Historian in the house
I'm very excited about something, and let me tell you what.
It's said that those who fail to learn the lessons of history are bound to be bitten in the arse by the lessons they failed to learn. As science fiction writer John Wood Campbell used to say, "It's not so much that History repeats herself, it's that sometimes she screams 'Won't you ever listen to what I'm trying to tell you?' and lets fly with a club."
Now, like many of you I certainly failed to learn from the history that was delivered at school. There wasn't much of it, and what there was was mostly nonsense delivered poorly. Historian Scott Powell wants to change that: arguing that philosophy killed history (read his four-part series on that argument: Part one, two, three and four), he's put together an online history course for adults that differs markedly from any history course you've yet encountered because it recognises how we actually acquire and use knowledge -- and I'm going to 'attend' the next one, on 'The Islamic Entanglement,' right from the comfort of my own house. That's why I'm excited. Explains Scott,
The Islamist Entanglement is part of [an online] history program I call "A First History for Adults." I developed this program because I realized there were many adults out there who want to learn history but have no place to start. Time and time again I've seen adult students who are committed to learning about the past ask historians in frustration, "Where can I get started?" It's one thing to enjoy a book or lecture by a great historian; it's another thing to actually gain knowledge for yourself. It doesn't just happen by being exposed to someone else's expertise...
My aim is to create a presentation of history that specifically builds upon the context of knowledge of the average educated adult, and allows you to create a real foundation of knowledge. I help students create a "skeleton" or framework upon which more elaborate research and abstract thinking can be profitably pursued. Probably the most important thing that I do is eradicate as many non-essential facts as possible, and then show how the really pivotal ones can be grouped into useful historical abstractions, called "periods." It's not a magic serum, but it is the most productive way to build general historical knowledge.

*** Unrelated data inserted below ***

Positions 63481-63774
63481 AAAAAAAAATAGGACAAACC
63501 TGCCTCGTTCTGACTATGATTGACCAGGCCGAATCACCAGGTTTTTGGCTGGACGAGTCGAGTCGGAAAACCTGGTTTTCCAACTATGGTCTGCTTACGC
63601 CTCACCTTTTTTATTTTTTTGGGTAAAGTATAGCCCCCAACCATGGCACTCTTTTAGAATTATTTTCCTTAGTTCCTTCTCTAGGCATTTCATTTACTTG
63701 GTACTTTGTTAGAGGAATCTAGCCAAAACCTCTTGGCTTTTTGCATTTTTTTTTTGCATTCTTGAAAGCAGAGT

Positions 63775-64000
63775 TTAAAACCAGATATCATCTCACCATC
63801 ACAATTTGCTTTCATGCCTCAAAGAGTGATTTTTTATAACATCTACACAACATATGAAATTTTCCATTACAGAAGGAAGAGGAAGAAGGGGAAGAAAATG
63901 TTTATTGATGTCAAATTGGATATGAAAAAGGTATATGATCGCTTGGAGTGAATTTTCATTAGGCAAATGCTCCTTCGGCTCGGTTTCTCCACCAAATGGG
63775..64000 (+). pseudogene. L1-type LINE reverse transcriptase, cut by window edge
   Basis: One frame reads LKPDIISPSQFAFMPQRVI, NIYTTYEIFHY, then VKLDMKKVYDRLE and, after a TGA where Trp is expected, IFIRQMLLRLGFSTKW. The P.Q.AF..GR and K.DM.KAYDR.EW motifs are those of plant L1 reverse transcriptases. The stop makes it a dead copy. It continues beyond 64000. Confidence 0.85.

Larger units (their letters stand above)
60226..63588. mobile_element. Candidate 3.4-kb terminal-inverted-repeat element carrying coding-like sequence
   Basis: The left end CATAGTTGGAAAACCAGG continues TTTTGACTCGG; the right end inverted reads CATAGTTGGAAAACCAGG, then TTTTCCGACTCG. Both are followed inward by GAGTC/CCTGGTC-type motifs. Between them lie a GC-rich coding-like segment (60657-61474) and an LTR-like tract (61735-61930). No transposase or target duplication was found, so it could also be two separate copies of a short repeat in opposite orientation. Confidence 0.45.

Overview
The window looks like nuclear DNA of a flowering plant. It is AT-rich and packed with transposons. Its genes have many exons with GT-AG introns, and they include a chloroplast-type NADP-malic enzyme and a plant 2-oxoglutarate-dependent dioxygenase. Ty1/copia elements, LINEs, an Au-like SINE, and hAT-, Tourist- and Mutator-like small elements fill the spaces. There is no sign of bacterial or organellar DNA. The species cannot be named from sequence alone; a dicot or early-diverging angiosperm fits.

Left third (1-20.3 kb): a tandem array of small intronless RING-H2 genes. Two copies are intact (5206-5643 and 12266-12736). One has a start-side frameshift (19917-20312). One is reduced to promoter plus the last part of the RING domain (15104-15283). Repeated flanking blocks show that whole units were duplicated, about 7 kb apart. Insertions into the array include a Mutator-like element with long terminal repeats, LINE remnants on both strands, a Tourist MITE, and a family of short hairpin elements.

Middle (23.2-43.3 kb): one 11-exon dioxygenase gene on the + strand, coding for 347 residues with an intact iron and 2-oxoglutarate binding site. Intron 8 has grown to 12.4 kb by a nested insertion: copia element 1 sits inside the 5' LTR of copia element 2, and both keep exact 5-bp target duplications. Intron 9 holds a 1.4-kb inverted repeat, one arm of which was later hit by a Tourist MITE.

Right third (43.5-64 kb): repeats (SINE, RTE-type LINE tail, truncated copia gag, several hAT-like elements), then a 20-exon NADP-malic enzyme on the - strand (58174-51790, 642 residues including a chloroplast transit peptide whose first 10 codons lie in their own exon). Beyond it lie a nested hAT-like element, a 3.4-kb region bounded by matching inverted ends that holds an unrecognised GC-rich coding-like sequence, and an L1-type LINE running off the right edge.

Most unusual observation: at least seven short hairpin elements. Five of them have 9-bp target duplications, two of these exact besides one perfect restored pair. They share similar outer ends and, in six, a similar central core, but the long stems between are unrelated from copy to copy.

Gus Van Horn sayss "History as taught by Mr. Powell is not just fascinating. It is powerful stuff!" And Diana Hsieh reckons learning history with Scott Powel is "like nothing I've ever experienced before, either in school, with my history reading, or from Objectivists."
I'm finally learning -- and really learning, not just hearing in one ear and out the other -- and integrated, essentialized history. Now, when I read more detailed accounts of some era or event, I'll not just be able to place that new material in a clear context, but I'll also be able to use his methods to essentialize, integrate, and retain that new knowledge. So I cannot recommend his "First History" course highly enough.
Learn more about Scott's history project at his website or his blog, or by reading Ed Cline's interview with him about the upcoming course. And you can find out more about the course on Islamist Entanglement and sign up for it here and here.
Oh, and if you want to prepare for the course, here's the latest posts on Scott's Middle East Milestones series on some of the key developments that have shaped the region.
- The Treaty of Karlowitz (1699)
- The Battle of Lepanto (1571)
- The Anti-Hapsburg Sandwich
- The Age of Discovery
- The Fourth Crusade